By continuing to browse the site, you are agreeing to the use of cookies to ensure that your visit runs smoothly.

Friday, 19 October 2012 20:26

Sappho’s Charm School

Written by 



Dear Sappho,

I understand you operated a finishing school for women on Lesbos in the 5th century BCE. I am interested in what topics you covered and the finished product of your program. Many young women could use a mentor that could introduce them to achieving a charming life. What did you teach?

Ms Manners

Dear Ms Manners,

The entire idea of Sappho as a Head Mistress running a charm school was fostered in Victorian England to make the idea of women on Lesbos understandable and more appealing to the general public at a time when Sappho’s works were being made widely available. In fact there is no reference to academics, tutoring or teaching in Sappho’s works

We were more like a loose gathering of women mentored and encouraged in music, art, poetry and the graces. Like many finishing schools of modern times I suppose you could say that ours was also classist, attended by girls of wealthy parents who wanted their daughters to be able to embrace their future with poise and confidence.

We concentrated more on poetry and music than we did wardrobe, or looks. Each woman was taught to love and honor herself and by extension her companions. Many of the finishing schools today, including women’s colleges on the East Coast focus on preparing their female students for marriage. We focused on mentoring the whole woman to achieving a lifetime of health, loveliness, poise and self-esteem. Outcomes of the social graces are sincerity, poise, good will, effortless beauty, charm and fitness. Grace is the quality of being these things. It includes health as important to beauty, a good disposition as a form of goodwill, and charm as the outcome of mercy, wisdom and compassion.

We were women who came from all parts of the Mediterranean and spent much of our time pondering the mysteries and potential of life and love. Classical poems were memorized and recited and provided evidence of our wit, intention and rhetoric. In Greece during my time on Lesbos we taught spiritual truth and wisdom as evidenced by the Gods and Goddesses we honored and sought to be like.

This was before Christianity and we had a pantheon of divine beings to honor and worship. We wanted to be like them and we modeled our behavior on theirs.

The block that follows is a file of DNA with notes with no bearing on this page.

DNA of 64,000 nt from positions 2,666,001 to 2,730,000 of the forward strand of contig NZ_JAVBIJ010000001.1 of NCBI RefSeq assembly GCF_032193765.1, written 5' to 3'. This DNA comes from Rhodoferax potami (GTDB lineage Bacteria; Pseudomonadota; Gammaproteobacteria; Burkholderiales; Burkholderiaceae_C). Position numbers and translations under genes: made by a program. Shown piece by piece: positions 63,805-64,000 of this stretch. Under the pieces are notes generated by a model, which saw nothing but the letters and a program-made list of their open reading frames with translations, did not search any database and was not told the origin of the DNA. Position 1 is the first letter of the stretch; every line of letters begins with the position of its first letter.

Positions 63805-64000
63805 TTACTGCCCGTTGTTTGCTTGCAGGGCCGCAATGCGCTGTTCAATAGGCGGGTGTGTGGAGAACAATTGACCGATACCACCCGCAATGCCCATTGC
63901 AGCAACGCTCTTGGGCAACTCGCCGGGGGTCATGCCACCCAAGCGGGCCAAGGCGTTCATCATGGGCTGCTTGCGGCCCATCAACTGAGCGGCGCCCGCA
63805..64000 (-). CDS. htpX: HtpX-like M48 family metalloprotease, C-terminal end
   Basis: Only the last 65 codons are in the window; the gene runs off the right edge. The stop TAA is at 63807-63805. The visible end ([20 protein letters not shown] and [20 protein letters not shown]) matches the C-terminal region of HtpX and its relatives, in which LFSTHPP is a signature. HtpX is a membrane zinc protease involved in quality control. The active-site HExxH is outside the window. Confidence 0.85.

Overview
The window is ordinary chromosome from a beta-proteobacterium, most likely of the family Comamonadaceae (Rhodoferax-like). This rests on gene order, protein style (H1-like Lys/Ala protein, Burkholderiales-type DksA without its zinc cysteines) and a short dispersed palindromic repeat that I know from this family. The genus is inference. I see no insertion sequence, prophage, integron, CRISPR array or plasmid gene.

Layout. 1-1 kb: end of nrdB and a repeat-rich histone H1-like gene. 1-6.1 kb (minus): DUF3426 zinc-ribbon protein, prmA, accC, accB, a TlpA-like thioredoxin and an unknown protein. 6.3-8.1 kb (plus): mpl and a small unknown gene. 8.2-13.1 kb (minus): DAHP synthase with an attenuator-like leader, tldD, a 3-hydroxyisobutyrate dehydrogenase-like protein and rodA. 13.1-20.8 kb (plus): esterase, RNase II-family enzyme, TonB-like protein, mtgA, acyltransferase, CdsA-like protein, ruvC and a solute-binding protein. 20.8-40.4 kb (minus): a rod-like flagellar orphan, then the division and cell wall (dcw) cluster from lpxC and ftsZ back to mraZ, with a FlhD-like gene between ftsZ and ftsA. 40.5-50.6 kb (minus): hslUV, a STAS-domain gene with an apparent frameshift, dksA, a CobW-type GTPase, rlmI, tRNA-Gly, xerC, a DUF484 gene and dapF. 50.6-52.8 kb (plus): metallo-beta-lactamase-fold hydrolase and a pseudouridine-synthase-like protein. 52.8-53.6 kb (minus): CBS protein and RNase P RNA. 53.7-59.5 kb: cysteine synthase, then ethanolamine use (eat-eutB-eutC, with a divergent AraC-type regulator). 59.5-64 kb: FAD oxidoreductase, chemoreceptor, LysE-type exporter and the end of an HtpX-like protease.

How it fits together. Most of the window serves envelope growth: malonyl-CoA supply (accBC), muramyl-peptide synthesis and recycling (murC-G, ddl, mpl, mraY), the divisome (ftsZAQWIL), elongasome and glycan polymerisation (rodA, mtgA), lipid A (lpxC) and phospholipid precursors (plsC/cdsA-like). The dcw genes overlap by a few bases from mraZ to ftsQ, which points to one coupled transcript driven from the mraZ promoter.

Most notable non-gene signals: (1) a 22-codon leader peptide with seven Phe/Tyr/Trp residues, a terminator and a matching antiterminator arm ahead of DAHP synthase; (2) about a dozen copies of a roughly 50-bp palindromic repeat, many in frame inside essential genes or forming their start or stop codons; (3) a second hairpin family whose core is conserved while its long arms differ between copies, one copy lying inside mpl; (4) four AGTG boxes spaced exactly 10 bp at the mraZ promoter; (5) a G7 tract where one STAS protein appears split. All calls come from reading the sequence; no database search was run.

Aphrodite, Venus, Astarte all represent the divine feminine principle. Just as Eros, Adonis, Zeus represents the divine masculine principle. We wanted our young women to act, think, reason, and feel wisdom, love, peace and health. This in turn would create and foster these same qualities into our lives and our community.

Emulating the Goddesses and asking the Graces to assist us was standard operating procedure. To seek the blessings of the Graces was normal to us. Imitation of their ways was encouraged. Examples include looking at each other when speaking, paying attention to what others are saying and doing. Being happy for the good fortune of others, giving support and encouragement to friends and colleagues, answering your email promptly. Abstaining from critical judgments. We helped them to identify with and possess the attributes of consciousness, integrity, virtue and effective communication along with the social graces.

No education was considered complete without the social graces or virtues, which incorporate and integrate all the other subjects by giving them measures of expression, elegance, motion, and beauty of form. Striving to be like the Graces was the highest standard of behavior we could think of, can you come up with one better?

Sincerely yours,



Lezbelib is the online magazine that helps LGBTQ+ women to stay updated with entertaining blogs and breaking news about LGBT rights.